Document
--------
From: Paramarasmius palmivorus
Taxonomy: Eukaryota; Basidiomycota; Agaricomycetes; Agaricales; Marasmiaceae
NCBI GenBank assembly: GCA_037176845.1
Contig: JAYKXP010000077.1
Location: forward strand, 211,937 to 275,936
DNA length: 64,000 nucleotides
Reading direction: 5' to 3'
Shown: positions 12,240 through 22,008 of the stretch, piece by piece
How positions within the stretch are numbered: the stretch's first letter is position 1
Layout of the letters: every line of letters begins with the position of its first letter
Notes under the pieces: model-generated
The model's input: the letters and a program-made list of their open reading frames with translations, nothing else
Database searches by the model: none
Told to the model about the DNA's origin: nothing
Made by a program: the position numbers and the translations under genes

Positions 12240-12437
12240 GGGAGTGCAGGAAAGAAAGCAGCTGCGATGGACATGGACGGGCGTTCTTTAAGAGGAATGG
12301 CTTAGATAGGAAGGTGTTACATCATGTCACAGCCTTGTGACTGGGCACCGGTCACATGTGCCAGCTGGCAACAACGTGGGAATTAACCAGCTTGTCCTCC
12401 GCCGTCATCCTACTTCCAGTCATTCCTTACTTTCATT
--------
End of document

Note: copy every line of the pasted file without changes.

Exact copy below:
From: Paramarasmius palmivorus
Taxonomy: Eukaryota; Basidiomycota; Agaricomycetes; Agaricales; Marasmiaceae
NCBI GenBank assembly: GCA_037176845.1
Contig: JAYKXP010000077.1
Location: forward strand, 211,937 to 275,936
DNA length: 64,000 nucleotides
Reading direction: 5' to 3'
Shown: positions 12,240 through 22,008 of the stretch, piece by piece
How positions within the stretch are numbered: the stretch's first letter is position 1
Layout of the letters: every line of letters begins with the position of its first letter
Notes under the pieces: model-generated
The model's input: the letters and a program-made list of their open reading frames with translations, nothing else
Database searches by the model: none
Told to the model about the DNA's origin: nothing
Made by a program: the position numbers and the translations under genes

Positions 12240-12437
12240 GGGAGTGCAGGAAAGAAAGCAGCTGCGATGGACATGGACGGGCGTTCTTTAAGAGGAATGG
12301 CTTAGATAGGAAGGTGTTACATCATGTCACAGCCTTGTGACTGGGCACCGGTCACATGTGCCAGCTGGCAACAACGTGGGAATTAACCAGCTTGTCCTCC
12401 GCCGTCATCCTACTTCCAGTCATTCCTTACTTTCATT